In Mexico, 5,684 complaints of crimes against migrants were reported from 2016 to November 2022, according to Mexico’s interior ministry. Of these, 1,849 were classified as illicit trafficking, 2,655 as theft and only eight as fraud.
Pursuing a fraud complaint is complicated. Migrants typically enlist the help of an independent organization such as Center for Migrant Rights, the nonprofit Al Otro Lado or a migrant shelter like CafeMin. Migrants often continue their attempt to cross the border, and if they succeed, they abandon their case.
As a result, misinformation and scams continue to flourish — and go unpunished, with scammers using social networks such as Facebook, WhatsApp and Tiktok to target migrants.
Mercedes Pérez got in touch via social media with Jaime Díaz Márquez, who posed as an employee of an American religious organization and promised to get political asylum in the U.S. for her and 14 relatives. Pérez said he asked for $55 for each family member in exchange for processing a parole, a temporary permit the U.S. grants for urgent humanitarian reasons to allow migrants to stay in the country for at least a year without a visa.
In a Facebook Live broadcast, Díaz Márquez assured the family they would be able to pick up their papers and cross the border legally on Dec. 9, 2022. He later deleted videos and didn’t post again. Mercedes said she lost $770, and received nothing in return.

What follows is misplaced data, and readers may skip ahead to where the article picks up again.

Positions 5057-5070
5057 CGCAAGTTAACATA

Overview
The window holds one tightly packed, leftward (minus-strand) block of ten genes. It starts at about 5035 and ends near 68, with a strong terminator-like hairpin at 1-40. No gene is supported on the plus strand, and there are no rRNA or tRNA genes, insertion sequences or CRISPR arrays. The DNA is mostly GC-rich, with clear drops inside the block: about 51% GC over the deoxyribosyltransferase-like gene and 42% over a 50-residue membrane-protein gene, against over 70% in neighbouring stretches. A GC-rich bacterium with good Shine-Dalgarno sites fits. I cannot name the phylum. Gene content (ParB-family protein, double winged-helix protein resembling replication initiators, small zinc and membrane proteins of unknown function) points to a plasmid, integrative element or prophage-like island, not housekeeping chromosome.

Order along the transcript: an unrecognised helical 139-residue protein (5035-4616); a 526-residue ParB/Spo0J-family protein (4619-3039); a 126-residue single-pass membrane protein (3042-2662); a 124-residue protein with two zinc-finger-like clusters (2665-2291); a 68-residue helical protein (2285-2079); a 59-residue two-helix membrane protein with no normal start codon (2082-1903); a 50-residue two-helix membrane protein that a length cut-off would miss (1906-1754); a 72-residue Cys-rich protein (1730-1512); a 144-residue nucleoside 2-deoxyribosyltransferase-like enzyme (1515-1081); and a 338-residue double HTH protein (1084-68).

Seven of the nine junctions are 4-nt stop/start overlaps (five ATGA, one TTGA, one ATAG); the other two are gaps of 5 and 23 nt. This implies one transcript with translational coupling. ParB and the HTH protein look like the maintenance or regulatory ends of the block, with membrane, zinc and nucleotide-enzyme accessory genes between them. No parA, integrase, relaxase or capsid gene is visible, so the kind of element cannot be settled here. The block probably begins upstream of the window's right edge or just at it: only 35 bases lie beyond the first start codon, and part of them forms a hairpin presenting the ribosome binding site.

She reported the alleged fraud to Al Otro Lado, and was directed to file a complaint with local authorities. Ultimately, she declined to do so for fear of retaliation.
Díaz Márquez didn’t respond to multiple attempts seeking comment via telephone and WhatsApp.
Al Otro Lado says migrants affected by scammers rarely report fraud for fear of being deported or jeopardizing their entry into the U.S.
Evelyn Reyes, a Mexican native, said her husband paid about $2,000 and mailed his passport to a person supposedly named Alberto who he contacted via Facebook. The money was supposed to go toward a round-trip flight and a visa for the passport, which was supposed to be delivered to him in Mexico City. But he lost the money, and his passport.
“When he arrived, there was nothing — just ghosts,” Reyes said.
Jorge Gallo, regional press officer for the UN’s International Organization for Migration, said that many migrants “get into huge debts to be able to pay for the services of these coyotes and in many cases they lose everything.”
Gallo says coyotes sometimes simply abandon migrants in the middle of a border crossing, exposing them to danger and even risking their lives.
Then there are social media influencers who offer legal services without being lawyers. Take Darío Andrés, who advertises his services on TikTok and Instagram, where he has more than 500,000 followers.
On his Instagram profile, the self-styled lawyer and partner José Rafael Román Argote, offer migrants advice from Florida. But a search of the 50 bar associations across the U.S. show neither of them registered.
Attempts to speak to Andrés and Argote via WhatsApp messages, TikTok, Instagram and calls were not answered.
These kinds of online personalities share information about immigration procedures as bait to their followers, to later sell them advice that is not always legally sound or is even misinformation.